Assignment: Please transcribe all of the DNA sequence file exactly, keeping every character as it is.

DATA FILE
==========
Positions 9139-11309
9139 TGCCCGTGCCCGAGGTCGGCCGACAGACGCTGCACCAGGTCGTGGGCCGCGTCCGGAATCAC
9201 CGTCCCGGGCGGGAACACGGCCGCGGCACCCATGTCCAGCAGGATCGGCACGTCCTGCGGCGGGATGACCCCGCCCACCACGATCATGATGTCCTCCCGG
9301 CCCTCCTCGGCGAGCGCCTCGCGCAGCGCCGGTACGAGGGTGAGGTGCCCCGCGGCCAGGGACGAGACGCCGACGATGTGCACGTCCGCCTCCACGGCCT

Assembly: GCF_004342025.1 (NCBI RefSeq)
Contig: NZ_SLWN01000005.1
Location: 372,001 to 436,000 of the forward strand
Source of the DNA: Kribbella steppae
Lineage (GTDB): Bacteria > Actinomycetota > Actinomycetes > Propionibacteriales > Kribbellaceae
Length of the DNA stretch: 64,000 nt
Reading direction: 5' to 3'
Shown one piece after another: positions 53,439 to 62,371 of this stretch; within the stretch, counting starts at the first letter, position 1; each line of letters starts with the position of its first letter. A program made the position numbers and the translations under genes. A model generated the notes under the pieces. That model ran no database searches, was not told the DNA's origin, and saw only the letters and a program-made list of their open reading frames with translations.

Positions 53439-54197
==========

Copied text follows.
Positions 9139-11309
9139 TGCCCGTGCCCGAGGTCGGCCGACAGACGCTGCACCAGGTCGTGGGCCGCGTCCGGAATCAC
9201 CGTCCCGGGCGGGAACACGGCCGCGGCACCCATGTCCAGCAGGATCGGCACGTCCTGCGGCGGGATGACCCCGCCCACCACGATCATGATGTCCTCCCGG
9301 CCCTCCTCGGCGAGCGCCTCGCGCAGCGCCGGTACGAGGGTGAGGTGCCCCGCGGCCAGGGACGAGACGCCGACGATGTGCACGTCCGCCTCCACGGCCT

Assembly: GCF_004342025.1 (NCBI RefSeq)
Contig: NZ_SLWN01000005.1
Location: 372,001 to 436,000 of the forward strand
Source of the DNA: Kribbella steppae
Lineage (GTDB): Bacteria > Actinomycetota > Actinomycetes > Propionibacteriales > Kribbellaceae
Length of the DNA stretch: 64,000 nt
Reading direction: 5' to 3'
Shown one piece after another: positions 53,439 to 62,371 of this stretch; within the stretch, counting starts at the first letter, position 1; each line of letters starts with the position of its first letter. A program made the position numbers and the translations under genes. A model generated the notes under the pieces. That model ran no database searches, was not told the DNA's origin, and saw only the letters and a program-made list of their open reading frames with translations.

Positions 53439-54197